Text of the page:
In the workshop about participatory journalism, Sofia and Seraina from Maas Media, a student initiative encouraging participation in journalism) highlighted the role that media platforms can play in helping Maastricht become a more culturally thriving city, by “collecting existing initiatives across the region and pooling them under a virtual umbrella”. They also emphasised “the need for media to act as a catalyst and to create events where participants can contribute to make local life richer” and “the necessity to keep close to local stories”. The main goal of participatory journalism as they see it is to help spread opinions (i.e blogging) in a community in order to keep the community together and to encourage the will to organise and attend cultural events.
The goal of the LinkedIn workshop was to investigate whether LinkedIn could be used to help Maastricht’s bid for 2018. Once again, the language barrier was identified as an obstacle for the international community, since the discussion on the VIA 2018 group on LinkedIn is carried out in Dutch. Since LinkedIn doesn’t provide any translation tools, participants concluded that social media such as LinkedIn can only be helpful to support Maastricht’s bid if the dialogue takes place in more languages. Participants argued that by excluding non-Dutch speakers, Maastricht is missing out on a large number of potential supporters. It was noted that most Dutch people have an excellent command of English, and more importantly, seem to be happy to use English in their communication via social media channels (e.g. many links and messages on Facebook are posted in English by Dutch people).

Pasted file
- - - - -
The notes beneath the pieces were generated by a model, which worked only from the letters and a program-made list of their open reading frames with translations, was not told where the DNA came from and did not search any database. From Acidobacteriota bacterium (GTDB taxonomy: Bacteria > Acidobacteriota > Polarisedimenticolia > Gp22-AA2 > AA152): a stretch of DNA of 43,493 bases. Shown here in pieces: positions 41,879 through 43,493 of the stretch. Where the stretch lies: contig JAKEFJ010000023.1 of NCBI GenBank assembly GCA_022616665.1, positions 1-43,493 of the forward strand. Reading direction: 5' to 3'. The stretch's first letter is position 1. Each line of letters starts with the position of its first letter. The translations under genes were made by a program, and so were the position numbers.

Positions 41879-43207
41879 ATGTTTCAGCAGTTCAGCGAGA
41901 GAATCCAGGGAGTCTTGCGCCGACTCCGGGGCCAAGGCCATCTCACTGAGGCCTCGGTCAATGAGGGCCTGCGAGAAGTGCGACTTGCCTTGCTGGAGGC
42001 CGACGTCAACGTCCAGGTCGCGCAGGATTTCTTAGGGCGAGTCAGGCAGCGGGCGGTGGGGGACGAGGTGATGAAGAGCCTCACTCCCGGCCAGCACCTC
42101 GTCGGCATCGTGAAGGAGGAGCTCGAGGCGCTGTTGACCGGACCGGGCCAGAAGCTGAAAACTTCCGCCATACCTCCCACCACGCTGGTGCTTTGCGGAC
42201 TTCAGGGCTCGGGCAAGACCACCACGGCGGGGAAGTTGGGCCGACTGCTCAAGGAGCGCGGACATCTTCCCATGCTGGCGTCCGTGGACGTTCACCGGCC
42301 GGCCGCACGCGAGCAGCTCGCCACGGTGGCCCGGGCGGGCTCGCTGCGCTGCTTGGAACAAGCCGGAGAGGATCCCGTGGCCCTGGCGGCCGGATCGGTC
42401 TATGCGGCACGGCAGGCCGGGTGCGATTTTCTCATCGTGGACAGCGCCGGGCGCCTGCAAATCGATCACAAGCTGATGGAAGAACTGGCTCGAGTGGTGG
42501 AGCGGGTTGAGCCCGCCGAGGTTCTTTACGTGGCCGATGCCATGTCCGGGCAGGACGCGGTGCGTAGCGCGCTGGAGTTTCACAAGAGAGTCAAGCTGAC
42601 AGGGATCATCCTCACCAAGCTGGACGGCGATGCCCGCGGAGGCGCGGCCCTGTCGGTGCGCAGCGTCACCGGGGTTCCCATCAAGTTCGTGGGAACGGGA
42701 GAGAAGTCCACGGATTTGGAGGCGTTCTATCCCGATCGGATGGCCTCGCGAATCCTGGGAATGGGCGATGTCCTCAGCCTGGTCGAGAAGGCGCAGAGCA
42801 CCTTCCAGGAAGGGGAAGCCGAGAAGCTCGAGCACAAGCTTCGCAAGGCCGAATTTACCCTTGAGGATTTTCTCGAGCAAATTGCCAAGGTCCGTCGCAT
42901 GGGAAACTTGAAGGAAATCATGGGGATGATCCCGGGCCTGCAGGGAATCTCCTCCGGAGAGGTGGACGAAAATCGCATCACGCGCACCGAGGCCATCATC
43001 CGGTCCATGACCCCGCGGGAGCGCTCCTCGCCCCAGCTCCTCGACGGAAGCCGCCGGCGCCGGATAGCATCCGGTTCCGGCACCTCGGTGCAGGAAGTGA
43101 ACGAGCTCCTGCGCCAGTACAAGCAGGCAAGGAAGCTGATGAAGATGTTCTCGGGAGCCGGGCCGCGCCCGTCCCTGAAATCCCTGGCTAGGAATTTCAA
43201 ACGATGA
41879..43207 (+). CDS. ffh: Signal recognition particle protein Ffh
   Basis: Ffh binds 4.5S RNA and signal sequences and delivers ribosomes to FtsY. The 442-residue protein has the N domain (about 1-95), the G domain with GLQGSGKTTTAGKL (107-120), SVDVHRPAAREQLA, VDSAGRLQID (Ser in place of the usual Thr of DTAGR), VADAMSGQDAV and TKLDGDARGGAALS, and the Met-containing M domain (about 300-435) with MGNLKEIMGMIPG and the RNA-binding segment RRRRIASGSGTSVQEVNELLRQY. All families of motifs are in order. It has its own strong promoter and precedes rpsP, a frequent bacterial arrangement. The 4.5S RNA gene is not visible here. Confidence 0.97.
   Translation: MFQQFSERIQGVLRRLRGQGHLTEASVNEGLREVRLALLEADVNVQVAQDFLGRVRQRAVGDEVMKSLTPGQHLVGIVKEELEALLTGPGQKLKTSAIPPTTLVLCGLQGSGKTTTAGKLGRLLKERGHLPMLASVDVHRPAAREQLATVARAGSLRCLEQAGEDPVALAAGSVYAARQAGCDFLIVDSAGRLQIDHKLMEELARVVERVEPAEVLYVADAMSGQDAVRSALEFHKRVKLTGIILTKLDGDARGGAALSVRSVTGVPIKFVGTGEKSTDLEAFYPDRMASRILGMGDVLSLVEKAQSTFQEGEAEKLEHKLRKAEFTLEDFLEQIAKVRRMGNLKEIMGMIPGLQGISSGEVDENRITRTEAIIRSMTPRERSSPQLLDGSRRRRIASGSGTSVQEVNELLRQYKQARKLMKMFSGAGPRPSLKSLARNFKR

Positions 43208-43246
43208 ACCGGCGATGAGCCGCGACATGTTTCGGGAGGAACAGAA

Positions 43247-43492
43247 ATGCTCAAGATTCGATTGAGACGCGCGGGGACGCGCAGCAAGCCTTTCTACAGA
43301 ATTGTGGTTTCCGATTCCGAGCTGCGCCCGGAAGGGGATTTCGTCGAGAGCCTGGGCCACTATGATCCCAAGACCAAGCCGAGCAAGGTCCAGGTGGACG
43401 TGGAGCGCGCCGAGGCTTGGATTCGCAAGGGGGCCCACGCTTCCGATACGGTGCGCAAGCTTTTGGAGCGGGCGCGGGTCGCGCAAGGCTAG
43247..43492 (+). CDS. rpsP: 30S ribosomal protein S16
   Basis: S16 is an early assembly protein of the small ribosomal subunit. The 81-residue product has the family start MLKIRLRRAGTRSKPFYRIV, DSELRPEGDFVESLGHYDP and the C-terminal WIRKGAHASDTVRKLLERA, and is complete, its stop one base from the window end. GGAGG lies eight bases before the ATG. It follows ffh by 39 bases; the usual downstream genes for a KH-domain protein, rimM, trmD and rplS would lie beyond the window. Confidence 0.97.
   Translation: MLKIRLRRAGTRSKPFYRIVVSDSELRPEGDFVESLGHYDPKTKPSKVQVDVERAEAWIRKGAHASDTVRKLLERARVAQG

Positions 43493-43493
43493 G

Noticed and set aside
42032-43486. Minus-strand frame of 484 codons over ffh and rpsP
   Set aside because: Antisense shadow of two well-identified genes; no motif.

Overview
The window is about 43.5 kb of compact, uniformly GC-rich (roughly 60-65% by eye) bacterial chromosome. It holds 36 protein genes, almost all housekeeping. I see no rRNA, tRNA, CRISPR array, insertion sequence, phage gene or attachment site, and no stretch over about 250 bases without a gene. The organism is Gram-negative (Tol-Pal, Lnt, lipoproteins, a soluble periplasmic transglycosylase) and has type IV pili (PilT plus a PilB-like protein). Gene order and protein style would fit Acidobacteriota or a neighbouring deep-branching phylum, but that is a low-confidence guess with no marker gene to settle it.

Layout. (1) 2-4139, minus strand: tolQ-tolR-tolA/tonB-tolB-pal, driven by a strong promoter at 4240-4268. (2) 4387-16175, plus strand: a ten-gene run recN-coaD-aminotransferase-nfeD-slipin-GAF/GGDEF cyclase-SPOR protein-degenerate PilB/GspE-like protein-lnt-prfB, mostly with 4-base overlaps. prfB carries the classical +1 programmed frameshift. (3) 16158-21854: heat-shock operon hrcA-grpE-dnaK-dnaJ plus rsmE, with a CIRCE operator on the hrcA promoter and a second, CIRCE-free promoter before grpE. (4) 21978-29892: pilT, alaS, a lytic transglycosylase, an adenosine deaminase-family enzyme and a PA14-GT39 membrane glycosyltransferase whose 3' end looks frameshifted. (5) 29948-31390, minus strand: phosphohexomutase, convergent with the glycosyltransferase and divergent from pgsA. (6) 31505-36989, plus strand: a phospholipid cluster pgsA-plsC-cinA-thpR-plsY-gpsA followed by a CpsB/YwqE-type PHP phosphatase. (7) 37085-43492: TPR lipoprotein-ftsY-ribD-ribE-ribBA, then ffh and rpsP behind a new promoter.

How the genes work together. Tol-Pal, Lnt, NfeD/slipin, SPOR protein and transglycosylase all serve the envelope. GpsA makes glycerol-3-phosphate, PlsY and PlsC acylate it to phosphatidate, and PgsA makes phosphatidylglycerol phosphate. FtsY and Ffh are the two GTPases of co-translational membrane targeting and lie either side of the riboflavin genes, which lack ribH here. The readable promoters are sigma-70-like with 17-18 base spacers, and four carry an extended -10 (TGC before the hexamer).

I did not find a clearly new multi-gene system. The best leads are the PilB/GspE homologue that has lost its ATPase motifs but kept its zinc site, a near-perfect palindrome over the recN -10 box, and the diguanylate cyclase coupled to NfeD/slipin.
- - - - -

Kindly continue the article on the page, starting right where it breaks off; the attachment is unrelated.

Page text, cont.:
Social media: for integration?
The final group discussion brought all participants back together for a deeper conclusion.
After giving a general overview about the negative and positive aspects of social media platforms and discussing privacy issues on Facebook and best practices on Twitter, the organisers invited the audience to suggest ideas to help Maastricht’s Cultural Capital bid.
The lack of involvement of the international community (foreign students and foreign staff working for locally based international organisations such as the EJC) in the local Dutch society, as well as language barriers, which hinder the flow of information, were flagged as key concerns.
Participants were keen to share their opinions and commented on the fact that the VIA 2018 website, which is responsible for Maastricht’s bid, is not easily understandable for the international community because it is not available in English. Foreign residents generally miss explanations about the work that is being done to support Maastricht’s bid and how the city intends to reach its goal.
The main suggestion was to offer an English page of the website, next to the pages in Dutch, French and German.
It was also noted that the Maastricht VIA 2018 groups on Facebook, Twitter and LinkedIn hardly show any participants and activity at the moment. This could be improved by generating discussions and suggesting cultural events in English in order to attract and involve the international community. The introduction of more social events in English would attract international students and lead to more culture-related social media posts, tweets, and so on.
One of the participants, Amanda Potter, later blogged about the event (“Social Media & Maastricht’s Bid for Cultural Capital 2018 “), further encouraging discussion on the topic and even involving Lei Meisen from VIA 2018 in it.
The organisers of Maastricht Social Media Day hope that the event will result in an ongoing ‘discussion board’ and stimulate the local community to attend or organise follow-up meetings.
By Eszter Pakozdi, EJC intern